Philadelphia Police crack down on ATVs and motorcycles after viral assault video


Philadelphia Police embarked on a multiday, citywide operation to crack down on illegal ATVs and dirt bikes, confiscating 23 vehicles in just two days, in the wake of a viral Center City assault Sunday night in which a motorcyclist destroyed the back window of a 23-year-old woman’s car with her family inside.

Here’s what we know about the incident and the ensuing two-day crackdown on illegal ATVs and dirt bikes.

What happened Sunday?

At around 8:45 p.m. Sunday, Cody Heron, 26, got off his motorcycle across from City Hall, jumped up on the back of a Ford Fusion, and proceeded to stomp on and shatter the back window, police said. He then headbutted the driver, Nikki Bullock, with his helmet after she came out to confront him. The incident was caught on video and later went viral.

Bullock told The Inquirer’s Jenice Armstrong she was making deliveries for Uber Eats when the motorcyclist hit the side of her car and the two exchanged words.

After the exchange, Heron stomped out the back window, right above where Bullock’s two-year-old son and five-year-old daughter were sitting. A tint on the inner part of the back window was the only thing that kept the glass from raining on the children, Bullock told Armstrong. Bullock then stepped out of the car after Heron broke the windshield, where their interaction escalated and he is seen pointing a gun to her face.

The assault, captured on video filmed by a tourist riding a double-decker bus that was behind the confrontation, quickly went viral after it was posted on Instagram, garnering millions of views and highlighting what many Philadelphia residents view as a persistent and dangerous problem: throngs of ATV and dirt bike riders riding unsafely and recklessly through city streets.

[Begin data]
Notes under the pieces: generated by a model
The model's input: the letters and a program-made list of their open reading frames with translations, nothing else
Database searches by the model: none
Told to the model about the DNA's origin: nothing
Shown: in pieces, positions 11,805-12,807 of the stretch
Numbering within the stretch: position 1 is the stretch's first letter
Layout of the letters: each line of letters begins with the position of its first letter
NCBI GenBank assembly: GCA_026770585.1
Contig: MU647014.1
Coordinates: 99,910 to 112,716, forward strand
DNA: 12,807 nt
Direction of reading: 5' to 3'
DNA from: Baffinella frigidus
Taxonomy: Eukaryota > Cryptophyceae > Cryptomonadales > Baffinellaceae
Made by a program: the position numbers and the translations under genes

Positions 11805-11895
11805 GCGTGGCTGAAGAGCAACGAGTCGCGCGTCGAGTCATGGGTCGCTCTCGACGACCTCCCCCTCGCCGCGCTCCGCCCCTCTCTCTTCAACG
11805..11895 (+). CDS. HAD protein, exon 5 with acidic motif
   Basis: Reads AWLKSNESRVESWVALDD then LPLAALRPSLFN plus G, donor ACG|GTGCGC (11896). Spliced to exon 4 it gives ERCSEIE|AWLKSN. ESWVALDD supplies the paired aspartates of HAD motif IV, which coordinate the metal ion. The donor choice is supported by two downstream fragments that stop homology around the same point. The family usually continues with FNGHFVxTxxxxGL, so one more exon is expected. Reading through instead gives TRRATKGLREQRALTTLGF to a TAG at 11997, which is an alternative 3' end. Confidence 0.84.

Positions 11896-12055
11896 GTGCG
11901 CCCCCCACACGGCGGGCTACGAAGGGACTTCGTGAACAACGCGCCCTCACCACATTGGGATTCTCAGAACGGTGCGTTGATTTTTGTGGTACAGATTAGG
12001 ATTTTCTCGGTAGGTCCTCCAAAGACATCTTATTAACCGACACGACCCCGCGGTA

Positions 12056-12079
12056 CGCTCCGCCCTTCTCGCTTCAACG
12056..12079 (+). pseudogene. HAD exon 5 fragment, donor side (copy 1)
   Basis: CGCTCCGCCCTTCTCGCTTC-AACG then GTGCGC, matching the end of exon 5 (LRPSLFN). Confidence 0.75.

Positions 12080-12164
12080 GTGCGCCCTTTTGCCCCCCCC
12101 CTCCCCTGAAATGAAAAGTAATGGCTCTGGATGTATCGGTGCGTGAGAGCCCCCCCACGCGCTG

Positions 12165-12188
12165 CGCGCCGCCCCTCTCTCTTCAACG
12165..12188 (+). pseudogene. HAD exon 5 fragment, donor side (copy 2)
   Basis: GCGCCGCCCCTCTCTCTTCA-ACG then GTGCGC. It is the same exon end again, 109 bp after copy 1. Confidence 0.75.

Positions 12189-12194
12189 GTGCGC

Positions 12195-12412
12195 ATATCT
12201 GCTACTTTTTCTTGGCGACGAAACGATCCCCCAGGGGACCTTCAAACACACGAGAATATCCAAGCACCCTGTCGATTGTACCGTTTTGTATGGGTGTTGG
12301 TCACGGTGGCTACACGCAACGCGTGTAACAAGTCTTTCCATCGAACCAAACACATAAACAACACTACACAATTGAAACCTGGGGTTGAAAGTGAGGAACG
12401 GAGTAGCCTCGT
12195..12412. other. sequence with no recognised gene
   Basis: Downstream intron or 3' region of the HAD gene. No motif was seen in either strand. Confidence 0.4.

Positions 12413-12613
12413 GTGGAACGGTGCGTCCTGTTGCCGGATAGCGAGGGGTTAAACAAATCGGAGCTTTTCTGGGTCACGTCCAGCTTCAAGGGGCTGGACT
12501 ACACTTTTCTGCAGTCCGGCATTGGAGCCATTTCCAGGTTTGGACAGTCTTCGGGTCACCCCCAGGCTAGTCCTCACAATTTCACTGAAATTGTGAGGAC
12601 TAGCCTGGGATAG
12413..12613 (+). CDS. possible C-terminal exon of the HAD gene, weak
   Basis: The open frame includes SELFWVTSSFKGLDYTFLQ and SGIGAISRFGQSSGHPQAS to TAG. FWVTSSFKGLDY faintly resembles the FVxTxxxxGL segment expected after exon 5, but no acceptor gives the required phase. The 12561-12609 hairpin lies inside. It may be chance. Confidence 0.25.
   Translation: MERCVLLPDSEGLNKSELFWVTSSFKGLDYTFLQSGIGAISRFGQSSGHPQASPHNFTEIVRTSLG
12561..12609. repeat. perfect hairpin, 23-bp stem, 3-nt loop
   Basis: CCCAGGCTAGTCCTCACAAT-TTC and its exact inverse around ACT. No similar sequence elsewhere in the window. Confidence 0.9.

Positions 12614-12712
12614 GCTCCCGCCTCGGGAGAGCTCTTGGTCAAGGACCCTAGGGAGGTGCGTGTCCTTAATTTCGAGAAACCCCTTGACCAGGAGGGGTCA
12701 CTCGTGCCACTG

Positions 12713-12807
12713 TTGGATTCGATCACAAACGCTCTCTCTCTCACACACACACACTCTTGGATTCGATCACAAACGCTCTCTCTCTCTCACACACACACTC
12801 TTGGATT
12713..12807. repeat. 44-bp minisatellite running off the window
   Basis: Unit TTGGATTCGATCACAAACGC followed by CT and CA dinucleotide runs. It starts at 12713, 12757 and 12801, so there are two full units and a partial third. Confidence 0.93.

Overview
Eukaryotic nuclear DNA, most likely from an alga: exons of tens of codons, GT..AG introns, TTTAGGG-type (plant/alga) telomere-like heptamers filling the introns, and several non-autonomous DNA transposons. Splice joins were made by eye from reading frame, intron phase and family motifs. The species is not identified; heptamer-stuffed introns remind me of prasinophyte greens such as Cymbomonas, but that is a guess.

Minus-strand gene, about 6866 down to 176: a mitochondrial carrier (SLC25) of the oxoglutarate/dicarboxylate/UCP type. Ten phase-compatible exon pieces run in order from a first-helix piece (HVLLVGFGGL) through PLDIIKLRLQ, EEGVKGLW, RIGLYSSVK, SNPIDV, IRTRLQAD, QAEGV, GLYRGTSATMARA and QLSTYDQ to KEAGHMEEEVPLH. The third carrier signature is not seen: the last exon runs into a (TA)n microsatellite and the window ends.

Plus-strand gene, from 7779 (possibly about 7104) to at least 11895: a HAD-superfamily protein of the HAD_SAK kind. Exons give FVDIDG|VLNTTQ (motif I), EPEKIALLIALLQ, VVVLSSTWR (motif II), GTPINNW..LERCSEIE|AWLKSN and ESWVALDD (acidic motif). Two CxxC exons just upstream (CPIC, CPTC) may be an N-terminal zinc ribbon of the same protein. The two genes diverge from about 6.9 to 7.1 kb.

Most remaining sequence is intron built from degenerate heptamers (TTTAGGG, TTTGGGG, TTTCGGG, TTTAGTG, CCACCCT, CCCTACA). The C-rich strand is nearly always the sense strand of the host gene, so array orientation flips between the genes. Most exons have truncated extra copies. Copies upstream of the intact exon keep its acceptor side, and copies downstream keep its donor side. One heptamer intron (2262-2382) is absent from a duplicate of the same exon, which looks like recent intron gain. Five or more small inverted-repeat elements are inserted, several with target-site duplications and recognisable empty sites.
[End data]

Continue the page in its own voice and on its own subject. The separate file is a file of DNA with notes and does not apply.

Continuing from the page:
What was authorities’ response?

Police began to investigate after Bullock filed a police report Sunday night. The now-viral video triggered a flood of tips, Interim First Deputy Commissioner Frank Vanore said during a Wednesday news conference.

After sifting through the tips, police identified Heron, of the 4500 block of East Stiles Street, and arrested him Tuesday night.

When police arrested Heron, they found a loaded 9mm handgun seen in the video, authorities said. Police also found the gold-and-black helmet, a T-shirt with the words “You Ain’t No Killa” on the back, and sneakers and pants also seen in the video.

Police also confiscated the motorcycle Heron was allegedly riding.

Heron was charged with multiple counts of aggravated assault and related crimes. He was being held on bail set at 10% of $2,500,000. A preliminary hearing is scheduled for Oct. 16.

In a statement, Heron’s attorney Justin Capek said Heron has no criminal history and that he had a permit to carry a concealed firearm. Authorities previously said Heron had a license to carry the handgun seen in the video.

“We have only viewed a small portion of a much lengthier video, which when viewed in its entirety, will portray a much clearer and complete illustration of the incident,” Capek said.

What did Philadelphia Police do to combat illegal ATVs and dirt bikes?

On Wednesday and Thursday, police across the city confiscated 23 ATVs and dirt bikes, said Sgt. Eric Gripp, department spokesperson.

Although the start of this week’s operation coincided with Heron’s arrest, it was not sparked by the incident, Gripp said, and was one of many operations the department conducts throughout the year.

“This is just getting more attention on it now, people are asking more questions about it now, because of that video, to what they saw,” said Gripp.

Philadelphia Police have confiscated 149 ATVs and dirt bikes so far this year, said Gripp. Since the first week of September alone, the department confiscated 60 of the vehicles.

While the video did not prompt a more concerted effort to crack down, Gripp said it did appear to increase public attention and more people were sending in tips to police on illegal ATVs and dirt bikes.

“We’re gonna continue to evolve our techniques until the message gets out there that our streets, our sidewalks, our rec centers, are not the area to take part in this activity,” Gripp said. It’s not harmless. it’s not a joke. It’s not a game.”

Staff writer Ellie Rushing contributed reporting.


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